Happy Solstice to all my Pagan Friends.
First I must say that I celebrate not only the light returning as our great mother earth turns again toward Sol...but I celebrate this night, the longest, the womb of the dark.
Winter_solstice by Jecowa at the English language Wikipedia. Licensed under CC BY-SA 3.0 via Commons
We have such light seeking impulses. Probably as it helps with life sustaining. But there is also the wonder of dark. The resting. The dreaming through nights that are so much longer than daytime. Do you have dreams?
I've been having sexual dreams lately. At 73 I guess I've got the thoughts still, those juicy exciting urges that bring a burst of physical joy after effort. I won't go any further into details, but let you realize that the same urges that began with the hormonal impulses of a teen ager do continue throughout our lives.
Dreams belong to the dark nights. Darkness is not bad...however it is coupled with many of our fears. I chose to look at the darkness as a shroud of safety which offers supreme restfulness. Don't misunderstand me that I'm out roaming any dark streets at midnight, nor the woods.
I have observed darkness most when in nature. But I haven't explored it lately. There was a time when I found I could walk at night in a woods with just starlight, or cloud light providing the difference between the solid trunks of trees and the clearer greyer places where I could pass. It's easier with some light from a moon, but not necessary.
If you've never walked between tree trunks in the dark, never experienced all the permutations of blackness to grey, you have yet to stretch your night vision. Seriously. You see not so much by looking ahead, but by scanning side to side, as that way you gather more information from the sides of your eyes.
So this city gal did go camping for many summers, and now remembers those trips from tent to bathroom in the middle of the night.
But back to Solstice and celebrating the dark.
A ritual is called for, at least if you want to really get into celebration mode.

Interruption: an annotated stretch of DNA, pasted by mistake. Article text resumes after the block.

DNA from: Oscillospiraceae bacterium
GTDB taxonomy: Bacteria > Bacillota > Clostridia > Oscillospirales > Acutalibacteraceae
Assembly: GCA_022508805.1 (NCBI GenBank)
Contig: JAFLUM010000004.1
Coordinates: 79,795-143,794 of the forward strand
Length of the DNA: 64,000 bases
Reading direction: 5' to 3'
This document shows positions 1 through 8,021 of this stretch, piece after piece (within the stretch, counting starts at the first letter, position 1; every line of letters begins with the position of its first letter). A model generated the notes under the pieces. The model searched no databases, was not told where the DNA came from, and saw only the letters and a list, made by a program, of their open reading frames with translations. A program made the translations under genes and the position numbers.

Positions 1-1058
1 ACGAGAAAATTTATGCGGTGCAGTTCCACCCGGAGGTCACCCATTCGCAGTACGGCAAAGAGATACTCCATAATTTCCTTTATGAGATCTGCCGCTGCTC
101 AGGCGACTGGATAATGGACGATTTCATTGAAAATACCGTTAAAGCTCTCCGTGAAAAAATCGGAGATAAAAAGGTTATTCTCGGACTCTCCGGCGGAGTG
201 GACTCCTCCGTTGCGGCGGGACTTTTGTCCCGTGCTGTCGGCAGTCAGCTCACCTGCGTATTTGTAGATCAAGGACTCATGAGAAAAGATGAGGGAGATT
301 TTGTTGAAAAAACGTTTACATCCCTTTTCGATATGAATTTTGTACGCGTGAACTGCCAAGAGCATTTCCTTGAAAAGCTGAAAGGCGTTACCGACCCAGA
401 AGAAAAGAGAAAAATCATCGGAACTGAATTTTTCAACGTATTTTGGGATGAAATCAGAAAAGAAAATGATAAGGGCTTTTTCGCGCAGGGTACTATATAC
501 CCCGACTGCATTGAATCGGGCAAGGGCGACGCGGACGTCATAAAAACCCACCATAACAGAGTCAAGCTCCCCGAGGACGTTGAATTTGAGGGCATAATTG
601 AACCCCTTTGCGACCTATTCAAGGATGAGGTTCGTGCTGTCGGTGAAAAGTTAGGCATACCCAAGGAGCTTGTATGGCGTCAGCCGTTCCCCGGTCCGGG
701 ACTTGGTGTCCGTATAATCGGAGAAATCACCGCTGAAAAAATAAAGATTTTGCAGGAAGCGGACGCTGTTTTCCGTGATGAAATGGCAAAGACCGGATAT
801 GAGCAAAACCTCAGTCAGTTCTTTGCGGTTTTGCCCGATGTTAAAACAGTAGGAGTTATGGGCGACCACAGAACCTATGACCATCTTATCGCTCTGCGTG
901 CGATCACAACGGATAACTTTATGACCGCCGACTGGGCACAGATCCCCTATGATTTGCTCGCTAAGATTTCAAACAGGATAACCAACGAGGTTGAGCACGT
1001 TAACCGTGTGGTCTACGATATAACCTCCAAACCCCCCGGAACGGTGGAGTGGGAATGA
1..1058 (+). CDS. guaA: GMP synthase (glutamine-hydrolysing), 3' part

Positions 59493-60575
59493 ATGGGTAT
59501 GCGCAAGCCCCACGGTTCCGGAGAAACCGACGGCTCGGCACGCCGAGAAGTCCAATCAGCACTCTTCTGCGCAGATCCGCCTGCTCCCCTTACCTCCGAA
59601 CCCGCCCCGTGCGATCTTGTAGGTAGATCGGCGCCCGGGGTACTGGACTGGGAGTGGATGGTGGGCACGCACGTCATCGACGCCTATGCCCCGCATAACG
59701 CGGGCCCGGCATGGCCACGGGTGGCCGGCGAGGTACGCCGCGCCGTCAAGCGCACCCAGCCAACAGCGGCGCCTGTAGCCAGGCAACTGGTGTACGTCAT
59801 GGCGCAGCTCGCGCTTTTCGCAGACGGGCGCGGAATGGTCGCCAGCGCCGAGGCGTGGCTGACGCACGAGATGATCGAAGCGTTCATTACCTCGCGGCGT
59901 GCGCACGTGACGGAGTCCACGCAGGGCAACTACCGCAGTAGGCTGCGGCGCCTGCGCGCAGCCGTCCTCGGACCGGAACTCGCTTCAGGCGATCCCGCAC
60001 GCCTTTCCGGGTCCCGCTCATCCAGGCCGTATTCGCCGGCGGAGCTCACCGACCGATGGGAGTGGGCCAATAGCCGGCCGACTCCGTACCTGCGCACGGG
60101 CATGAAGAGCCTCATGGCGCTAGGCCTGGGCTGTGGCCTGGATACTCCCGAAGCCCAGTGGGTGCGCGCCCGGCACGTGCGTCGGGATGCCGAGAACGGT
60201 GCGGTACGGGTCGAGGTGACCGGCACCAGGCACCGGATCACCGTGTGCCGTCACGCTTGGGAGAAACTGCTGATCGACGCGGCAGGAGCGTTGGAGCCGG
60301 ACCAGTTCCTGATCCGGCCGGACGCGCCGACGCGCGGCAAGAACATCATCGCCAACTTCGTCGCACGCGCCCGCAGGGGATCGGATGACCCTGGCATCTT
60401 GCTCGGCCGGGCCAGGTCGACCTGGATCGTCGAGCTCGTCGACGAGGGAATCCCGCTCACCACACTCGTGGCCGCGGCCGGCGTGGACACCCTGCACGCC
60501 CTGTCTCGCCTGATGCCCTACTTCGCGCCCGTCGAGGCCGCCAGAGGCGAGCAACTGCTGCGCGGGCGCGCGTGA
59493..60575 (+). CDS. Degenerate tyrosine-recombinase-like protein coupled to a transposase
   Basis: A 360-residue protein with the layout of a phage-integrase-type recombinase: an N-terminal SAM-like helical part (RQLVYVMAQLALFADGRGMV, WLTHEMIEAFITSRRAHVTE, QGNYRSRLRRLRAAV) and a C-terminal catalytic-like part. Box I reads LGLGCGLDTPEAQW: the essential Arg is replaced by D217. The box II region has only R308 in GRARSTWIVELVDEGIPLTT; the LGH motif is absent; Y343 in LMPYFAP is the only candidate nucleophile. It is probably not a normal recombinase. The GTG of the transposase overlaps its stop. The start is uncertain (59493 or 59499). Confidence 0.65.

No not to sing songs, or eat a feast, or wake up early and see if any presents are under a fake tree in the living room. Think of what we're going to celebrate. The Dark.
A long night of it. Lots of comfort for sleep. Maybe a cup of hot cocoa before sleep. Maybe a nibble on something that's soothing, cookies perhaps. Dreams come when we're moving into a REM-state or waking, then returning back to deep sleep. So preparing for a comfortable sleep is important...wearing your jammies, having the best sheets and blankets and pillows...having the heater set just right so you are totally comfortable.
That's what the Dark needs of you. Comfort. A small candle light before turning off all light is soothing. Be sure to close all blinds and drapes to the intrusion of outside street lights. Do some slow deep breathing, perhaps meditate, perhaps say your prayers. Welcome the darkness with all her qualities.
What does the dark mean to you? For me (as you see) there's the sense of a womb, being closely supported by invisible forces, a place of growth and nurturing, stillness, receiving rather than giving, resting, listening to your sub-conscious through dreams, being alone rather than in community, connecting to your own sense of the Source of all life, and above all, rest.
If you want to record your dreams, prepare to do that as easily as possible, with your journal and a pen near your bed. Plan for a short awake time right after a dream, to write a few notes, then back to snuggle into the dream-state again. In the morning those notes can remind you of the full extent of a dream. And another great fun thing is to actually go back into a dream. You can just go back to sleep with thoughts of the dream, and maybe intentions to do something "next". Dreaming is such fun. If you don't have time the next morning, you can do a bit of "lucid" dreaming when you go to sleep that night.
A dream journal is a place to find out what you are telling yourself. I kept one for about a year, and shared on a weekly basis one of my dreams with a Dream Group. Yes, about a dozen people would share their dreams, and discuss what the dreams might mean to themselves. Nobody gave a stock "meaning" to another person's dream, but would share how it would have meaning for themselves. Thus, no snakes were considered obviously phallic. As Jeremy Taylor said, "It is my assumption that all dreams come in the service of health and
wholeness and that only the dreamer knows for certain what his/her dream
Oh, did I mention that Rev. Taylor wrote the book that started our Dream Group? Here is a link to his work.
Since my involvement in that group was about 20 years ago, I'd say it made a definite impact upon me. I no longer journal my dreams...though I have mentioned some of the more potent ones to my best friend. We understand each other pretty well.
So may your dreams be of most use to you, yourself. And may you have total rest and relaxation from the hurly burly world we live in these days. May the dark offer you comfort and nurture.